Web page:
At this point, my sister and I looked at each other with raised eyebrows not knowing what to do. We were hungry and really just wanted our food to go now. At minute 45, my sister’s number was called and she finally received her burger and shake. Then a man who ordered after her was called, which was weird since I’d placed my order even before my sister. Two more customers who were behind us in line were called to get their food, and then nothing. We were now verging on the 50 minute mark, and my internal instinct to be extra kind to those who work in the service industry was wearing thin. I’ve been there! I’ve worked in retail, restaurants and reception: dealing with demanding customers in these settings is not fun. But I was shocked at the complete lack of customer service being demonstrated by the employees behind the counter.

Finally, I decided to stop giving the benefit of the doubt and ask about my order. The woman who was acting as the manager on duty told me unapologetically that my food hadn’t been made. Wasn’t even on the grill. I waited a second after she said this, pausing for an explanation, an apology, anything. Isn’t that what we expect from the culture of customer service that we’ve built?: when something goes wrong in the customer experience, special actions are taken to attempt to make the error a little better so a customer doesn’t leave with a sour taste in their mouth. But after 50 minutes of waiting for a burger, that didn’t happen at this restaurant. I got my money back and we left.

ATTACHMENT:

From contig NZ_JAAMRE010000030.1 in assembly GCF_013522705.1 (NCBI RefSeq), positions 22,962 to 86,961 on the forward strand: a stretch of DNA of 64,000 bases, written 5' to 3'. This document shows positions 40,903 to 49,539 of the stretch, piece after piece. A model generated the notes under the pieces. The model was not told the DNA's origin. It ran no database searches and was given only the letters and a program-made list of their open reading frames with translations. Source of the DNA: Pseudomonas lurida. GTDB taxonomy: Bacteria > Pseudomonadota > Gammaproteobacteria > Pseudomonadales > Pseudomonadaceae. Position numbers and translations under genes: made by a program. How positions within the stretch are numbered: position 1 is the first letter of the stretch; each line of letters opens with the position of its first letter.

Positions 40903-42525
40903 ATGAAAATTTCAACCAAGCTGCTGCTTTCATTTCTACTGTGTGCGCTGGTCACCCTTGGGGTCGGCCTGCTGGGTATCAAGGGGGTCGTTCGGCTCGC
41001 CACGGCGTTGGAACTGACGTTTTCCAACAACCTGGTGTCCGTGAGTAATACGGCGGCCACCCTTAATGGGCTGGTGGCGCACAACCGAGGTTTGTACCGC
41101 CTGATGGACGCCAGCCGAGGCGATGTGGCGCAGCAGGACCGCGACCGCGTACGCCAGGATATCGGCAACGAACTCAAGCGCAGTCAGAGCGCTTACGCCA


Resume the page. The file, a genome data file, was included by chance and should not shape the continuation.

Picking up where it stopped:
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“Cool story, Steph,” I’m sure you’re thinking. Why on earth am I blogging about my terrible burger experience? Why do I think you’d care? I promise it’s not because I need a place to vent about the frustrating experience. I walked out of that restaurant visibly frustrated. Frustrated that I’d waited almost an hour for nothing. Frustrated that I didn’t get to try the food at this restaurant. Frustrated that I was still hungry. And most of all, frustrated at the lack of service I’d received as a paying customer. I didn’t feel cared for and I didn’t feel well-served. And then my brain’s lightbulb went off: what an incredibly valuable lesson in how [NOT] to treat my clients.